9. Silly Lolo says:

    The tart is gorgeous!
    Interestingly, the new “Poll” seems to be politically incorrect. We shouldn’t cook over a wood or charcoal fire. It’s bad for the environment!
    We need to leave a nice,clean world for our grandchildren and for me, that includes my newest Apo, Lee!

    Jan 26, 2008 | 12:12 am

     
  10. Marketman says:

    Silly Lolo,

    I am by no means an environmental expert, but here is an interesting paragraph from this website after googling “wood vs. gas pollution,” and I quote:

    “In fact burning wood is no bad thing: the efficient use of wood fuel is much more eco-friendly than more efficient and convenient fuels like kerosene and natural gas (LPG). LPG emits 15 times more CO2 (carbon dioxide) per kg than wood, and kerosene nearly 10 times as much. CO2 is the main source of global warming.”

    And considering that most folks who do cook with wood or charcoal in the Philippines may not be lucky enough to have their own vehicles, nor take excessive trips in one, not to mention airconditioning, etc., I think their per capita output of pollutants/consumption of fossil fuels may be FAR LESS than the average dweller in a first world economy… I do agree, it makes for a hazy countryside, which we do indeed have. And I won’t go to the whole plastic bag garbage disaster all over the third world at this point… :)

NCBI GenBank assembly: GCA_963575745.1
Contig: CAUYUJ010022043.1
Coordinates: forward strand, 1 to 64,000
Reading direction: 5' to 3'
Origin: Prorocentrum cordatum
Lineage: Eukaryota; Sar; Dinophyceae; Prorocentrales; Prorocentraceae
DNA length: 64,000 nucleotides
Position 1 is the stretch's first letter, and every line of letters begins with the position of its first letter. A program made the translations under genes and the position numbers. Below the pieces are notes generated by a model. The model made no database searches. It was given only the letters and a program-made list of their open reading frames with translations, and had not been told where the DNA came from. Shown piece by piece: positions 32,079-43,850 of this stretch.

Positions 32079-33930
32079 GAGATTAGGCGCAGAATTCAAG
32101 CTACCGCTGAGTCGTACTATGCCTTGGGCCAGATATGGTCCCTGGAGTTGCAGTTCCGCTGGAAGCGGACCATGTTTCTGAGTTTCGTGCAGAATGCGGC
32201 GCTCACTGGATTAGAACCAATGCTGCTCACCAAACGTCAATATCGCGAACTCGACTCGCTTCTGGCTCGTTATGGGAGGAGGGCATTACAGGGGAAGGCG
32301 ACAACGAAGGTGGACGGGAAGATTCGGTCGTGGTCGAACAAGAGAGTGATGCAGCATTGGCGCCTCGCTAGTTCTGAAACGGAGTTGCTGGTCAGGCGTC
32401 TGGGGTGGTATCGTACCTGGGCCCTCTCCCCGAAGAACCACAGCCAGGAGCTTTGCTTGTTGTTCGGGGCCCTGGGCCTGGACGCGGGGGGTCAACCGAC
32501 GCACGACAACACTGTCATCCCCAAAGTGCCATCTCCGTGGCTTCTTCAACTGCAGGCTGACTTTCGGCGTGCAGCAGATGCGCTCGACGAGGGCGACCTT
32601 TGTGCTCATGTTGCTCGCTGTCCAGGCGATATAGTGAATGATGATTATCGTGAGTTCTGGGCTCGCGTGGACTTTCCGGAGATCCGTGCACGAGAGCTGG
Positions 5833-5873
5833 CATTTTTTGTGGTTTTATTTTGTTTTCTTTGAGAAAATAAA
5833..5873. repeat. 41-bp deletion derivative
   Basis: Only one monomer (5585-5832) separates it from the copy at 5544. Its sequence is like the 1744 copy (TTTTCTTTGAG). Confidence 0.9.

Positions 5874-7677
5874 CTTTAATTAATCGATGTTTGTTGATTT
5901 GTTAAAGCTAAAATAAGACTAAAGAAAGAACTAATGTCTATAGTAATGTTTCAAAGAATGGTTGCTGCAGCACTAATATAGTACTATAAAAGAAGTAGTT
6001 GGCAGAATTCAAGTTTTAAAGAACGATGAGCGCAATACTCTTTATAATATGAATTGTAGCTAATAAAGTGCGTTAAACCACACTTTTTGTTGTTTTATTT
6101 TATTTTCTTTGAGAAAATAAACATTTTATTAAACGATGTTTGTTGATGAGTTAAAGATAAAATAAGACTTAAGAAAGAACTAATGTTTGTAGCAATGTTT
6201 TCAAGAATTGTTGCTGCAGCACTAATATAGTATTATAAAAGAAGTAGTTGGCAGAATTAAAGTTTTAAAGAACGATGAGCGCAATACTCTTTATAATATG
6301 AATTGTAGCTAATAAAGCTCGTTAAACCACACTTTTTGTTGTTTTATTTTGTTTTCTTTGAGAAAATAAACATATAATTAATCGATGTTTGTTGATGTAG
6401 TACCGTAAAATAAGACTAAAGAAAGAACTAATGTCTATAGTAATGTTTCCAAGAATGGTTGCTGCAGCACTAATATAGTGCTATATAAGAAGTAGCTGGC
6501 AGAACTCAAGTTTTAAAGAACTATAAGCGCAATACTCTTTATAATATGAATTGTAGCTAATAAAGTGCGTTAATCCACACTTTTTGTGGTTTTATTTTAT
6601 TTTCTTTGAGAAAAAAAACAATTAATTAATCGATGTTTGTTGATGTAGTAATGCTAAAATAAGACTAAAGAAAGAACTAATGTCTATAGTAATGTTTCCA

Jan 26, 2008 | 7:10 am

     
  11. wil-b cariaga says:

    mmmm. . . the tart makes my mouth water. . . plus whipped cream to match it. . . perfect!

    Jan 26, 2008 | 8:52 am

     
  12. sister says:

    Marketman, The cracquelin at Payard no longer uses Marcona almonds, instead they have substituted CA almonds which are like stones atop the brioche. Broke a tooth on the first one I tried last month, Payard saved a penny and I was out $1800. at the dentist. I’m thinking of sueing Payard in small claims court after a complaint merely was shrugged off by the manager. Marcona have a higher fat content and are more tender, CA almonds are better used ground or chopped finely.

    Jan 26, 2008 | 11:04 am

     
  13. Silly Lolo says:

    MM:
    Interesting paragraph indeed! Even more interesting was the rest of the website. I got engrossed on how much people are working on wood stove design and how simple and efficient these stoves are getting to be.
    Still, I cannot help but “feel” the pollution I produce every time I fire up the ol’ wood burning fireplace.
    The Environmental Protection Agency here in the U.S. often calls for a “Clear Air Day” when people are asked not to drive their cars (busses are free on those days) or fire up their fireplaces. They even ask not to run your lawnmowers! My oh my, what’s a Silly Lolo to do?
    Anyhow, thanks for turning my head a bit as the view is indeed interesting and not as dark and hazy as I thought…altho’ not blazing bright.

    Jan 26, 2008 | 11:42 am

     
  14. NewYorker says:

    I was so inspired by this post that I made an apricot tart this morning, using just the jam and chopped dried apricots for the filling. Unbelievably simple, and it was a hit! Thanks MM!

    Jan 27, 2008 | 8:08 am